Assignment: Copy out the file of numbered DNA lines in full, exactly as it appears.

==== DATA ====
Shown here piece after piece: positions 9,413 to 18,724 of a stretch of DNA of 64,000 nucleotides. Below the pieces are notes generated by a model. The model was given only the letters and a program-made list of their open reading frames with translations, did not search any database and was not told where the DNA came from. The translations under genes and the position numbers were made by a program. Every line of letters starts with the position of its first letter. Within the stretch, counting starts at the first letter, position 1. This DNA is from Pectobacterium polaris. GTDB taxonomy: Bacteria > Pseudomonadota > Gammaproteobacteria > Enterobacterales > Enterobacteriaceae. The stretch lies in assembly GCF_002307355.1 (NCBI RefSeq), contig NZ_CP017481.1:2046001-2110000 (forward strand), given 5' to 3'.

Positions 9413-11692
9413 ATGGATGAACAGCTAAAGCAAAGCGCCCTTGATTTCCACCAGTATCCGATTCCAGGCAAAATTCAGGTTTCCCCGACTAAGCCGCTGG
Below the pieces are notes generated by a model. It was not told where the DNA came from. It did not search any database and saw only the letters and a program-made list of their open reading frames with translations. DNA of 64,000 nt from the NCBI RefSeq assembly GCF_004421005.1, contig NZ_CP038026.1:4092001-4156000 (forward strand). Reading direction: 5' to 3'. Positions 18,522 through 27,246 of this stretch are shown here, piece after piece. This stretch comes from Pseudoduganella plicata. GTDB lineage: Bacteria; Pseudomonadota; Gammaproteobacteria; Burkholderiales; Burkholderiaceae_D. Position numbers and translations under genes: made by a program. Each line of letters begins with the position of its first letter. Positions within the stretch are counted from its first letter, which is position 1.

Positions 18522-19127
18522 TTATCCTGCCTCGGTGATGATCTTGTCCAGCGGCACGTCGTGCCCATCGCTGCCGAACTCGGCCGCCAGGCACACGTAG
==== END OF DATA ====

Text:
Shown here piece after piece: positions 9,413 to 18,724 of a stretch of DNA of 64,000 nucleotides. Below the pieces are notes generated by a model. The model was given only the letters and a program-made list of their open reading frames with translations, did not search any database and was not told where the DNA came from. The translations under genes and the position numbers were made by a program. Every line of letters starts with the position of its first letter. Within the stretch, counting starts at the first letter, position 1. This DNA is from Pectobacterium polaris. GTDB taxonomy: Bacteria > Pseudomonadota > Gammaproteobacteria > Enterobacterales > Enterobacteriaceae. The stretch lies in assembly GCF_002307355.1 (NCBI RefSeq), contig NZ_CP017481.1:2046001-2110000 (forward strand), given 5' to 3'.

Positions 9413-11692
9413 ATGGATGAACAGCTAAAGCAAAGCGCCCTTGATTTCCACCAGTATCCGATTCCAGGCAAAATTCAGGTTTCCCCGACTAAGCCGCTGG
Below the pieces are notes generated by a model. It was not told where the DNA came from. It did not search any database and saw only the letters and a program-made list of their open reading frames with translations. DNA of 64,000 nt from the NCBI RefSeq assembly GCF_004421005.1, contig NZ_CP038026.1:4092001-4156000 (forward strand). Reading direction: 5' to 3'. Positions 18,522 through 27,246 of this stretch are shown here, piece after piece. This stretch comes from Pseudoduganella plicata. GTDB lineage: Bacteria; Pseudomonadota; Gammaproteobacteria; Burkholderiales; Burkholderiaceae_D. Position numbers and translations under genes: made by a program. Each line of letters begins with the position of its first letter. Positions within the stretch are counted from its first letter, which is position 1.

Positions 18522-19127
18522 TTATCCTGCCTCGGTGATGATCTTGTCCAGCGGCACGTCGTGCCCATCGCTGCCGAACTCGGCCGCCAGGCACACGTAG